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In Reply to Lawson et al

Meeks, Lisa M., PhD, MA; Jain, Neera R., MS, CRC; Herzer, Kurt, MD, PhD, MSc

doi: 10.1097/ACM.0000000000002488
Letters to the Editor
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Assistant professor, University of Michigan Medical School, Ann Arbor, Michigan; meeksli@med.umich.edu.

Doctoral candidate, Faculty of Education and Social Work, University of Auckland, Auckland, New Zealand.

Director, Health, Oscar Health, New York, New York.

Disclosures: None reported.

We thank the authors for their positive comments regarding our Invited Commentary and the recent Association of American Medical Colleges/University of California, San Francisco School of Medicine report. We agree that coercing learners and physicians to use services is contrary to the Americans with Disabilities Act (ADA) and that, where services are developed, they must adhere to the law. As such, the claim that our recommendations will lead to coercion does not accurately reflect our position. The authors similarly conflate corporate wellness programs with the provision of confidential mental health services and accommodations for learners.

There are students, residents, and physicians who are not currently using accommodations afforded them under the ADA and Section 504 because they do not believe them to be available or applicable to their situations.1 As such, we propose that formal processes be in place and clearly communicated to educate them about the availability of accommodations. This requires that staff with ADA and clinical accommodation expertise be available to respond to requests.2 As noted in our Invited Commentary, we also contend that these structural components are most effective when accompanied by a cultural shift that actively supports overall well-being for all learners.3

Therefore, we encourage medical schools to refer students experiencing symptoms of poor mental health or acute crises to qualified individuals for assessment. The purpose of such referrals must be to identify mechanisms of support, which may include appropriate and reasonable accommodations.4 We also encourage schools to recognize that persons with mental health diagnoses can be well-qualified learners who contribute to the advancement of medicine and improvements to patient care.5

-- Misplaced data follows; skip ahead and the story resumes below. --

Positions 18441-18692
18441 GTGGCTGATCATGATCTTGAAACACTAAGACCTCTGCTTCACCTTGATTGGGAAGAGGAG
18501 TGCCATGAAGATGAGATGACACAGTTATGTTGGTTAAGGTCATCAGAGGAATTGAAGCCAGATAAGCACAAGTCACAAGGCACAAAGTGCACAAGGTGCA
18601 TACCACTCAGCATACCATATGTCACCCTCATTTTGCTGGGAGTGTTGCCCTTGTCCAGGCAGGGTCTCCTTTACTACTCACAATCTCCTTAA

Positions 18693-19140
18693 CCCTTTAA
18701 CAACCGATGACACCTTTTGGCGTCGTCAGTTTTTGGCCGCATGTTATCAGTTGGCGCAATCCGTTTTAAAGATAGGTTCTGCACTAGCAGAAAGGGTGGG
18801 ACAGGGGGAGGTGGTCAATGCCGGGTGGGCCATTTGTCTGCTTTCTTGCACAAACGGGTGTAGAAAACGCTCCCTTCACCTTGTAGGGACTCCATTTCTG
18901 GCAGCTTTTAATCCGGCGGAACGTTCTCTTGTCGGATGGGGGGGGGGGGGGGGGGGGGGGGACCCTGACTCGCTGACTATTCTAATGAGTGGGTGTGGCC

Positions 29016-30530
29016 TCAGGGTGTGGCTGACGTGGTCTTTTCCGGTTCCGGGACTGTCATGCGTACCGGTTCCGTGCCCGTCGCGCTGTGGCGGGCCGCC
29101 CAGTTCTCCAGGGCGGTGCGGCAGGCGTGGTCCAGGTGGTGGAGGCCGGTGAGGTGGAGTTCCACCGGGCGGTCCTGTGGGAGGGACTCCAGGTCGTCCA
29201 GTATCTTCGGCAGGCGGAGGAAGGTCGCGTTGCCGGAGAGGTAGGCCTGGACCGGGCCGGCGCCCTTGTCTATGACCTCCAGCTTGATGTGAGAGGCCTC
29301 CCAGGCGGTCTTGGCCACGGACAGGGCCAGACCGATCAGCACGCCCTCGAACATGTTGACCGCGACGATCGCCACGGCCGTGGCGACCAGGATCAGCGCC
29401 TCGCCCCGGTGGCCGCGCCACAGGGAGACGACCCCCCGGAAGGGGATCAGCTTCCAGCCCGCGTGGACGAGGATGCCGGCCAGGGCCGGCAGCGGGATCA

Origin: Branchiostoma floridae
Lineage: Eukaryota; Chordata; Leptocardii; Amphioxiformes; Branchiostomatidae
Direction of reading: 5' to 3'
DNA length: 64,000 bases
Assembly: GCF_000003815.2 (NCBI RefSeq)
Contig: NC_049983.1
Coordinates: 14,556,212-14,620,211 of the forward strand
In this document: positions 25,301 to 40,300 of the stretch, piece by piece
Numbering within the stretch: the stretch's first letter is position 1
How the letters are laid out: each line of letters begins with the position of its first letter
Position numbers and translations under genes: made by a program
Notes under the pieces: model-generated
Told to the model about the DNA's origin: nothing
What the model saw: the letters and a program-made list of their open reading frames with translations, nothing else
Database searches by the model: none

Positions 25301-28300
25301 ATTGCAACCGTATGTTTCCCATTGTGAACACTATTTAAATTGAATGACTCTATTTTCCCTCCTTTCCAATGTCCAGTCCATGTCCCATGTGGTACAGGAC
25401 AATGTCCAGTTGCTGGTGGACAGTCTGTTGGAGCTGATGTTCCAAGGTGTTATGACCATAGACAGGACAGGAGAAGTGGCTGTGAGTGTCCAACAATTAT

Lisa M. Meeks, PhD, MA

Assistant professor, University of Michigan Medical School, Ann Arbor, Michigan; meeksli@med.umich.edu.

Neera R. Jain, MS, CRC

Doctoral candidate, Faculty of Education and Social Work, University of Auckland, Auckland, New Zealand.

Kurt Herzer, MD, PhD, MSc

Director, Health, Oscar Health, New York, New York.

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References

1. Meeks LM, Jain NR. Accessibility, Inclusion, and Action in Medical Education: Lived Experiences of Learners and Physicians With Disabilities. March 13, 2018.Washington, DC: Association of American Medical Colleges.
2. Meeks LM, Jain NR. The Guide to Assisting Students With Disabilities: Equal Access in Health Science and Professional Education. 2015.New York, NY: Springer Publishing.
3. Meeks LM, Herzer K, Jain NR. Removing barriers and facilitating access: Increasing the number of physicians with disabilities. Acad Med. 2018;93:540–543.
4. Murray J, Papadakis M, Meeks LM. Continuing the conversation: Supporting students with psychological disabilities in medical school [webinar]. Association of American Medical Colleges webinar series on working with students with disabilities. March 10, 2016.
5. Gupta R. I solemnly share. JAMA. 2018;319:549–550. doi:10.1001/jama.2017.22135
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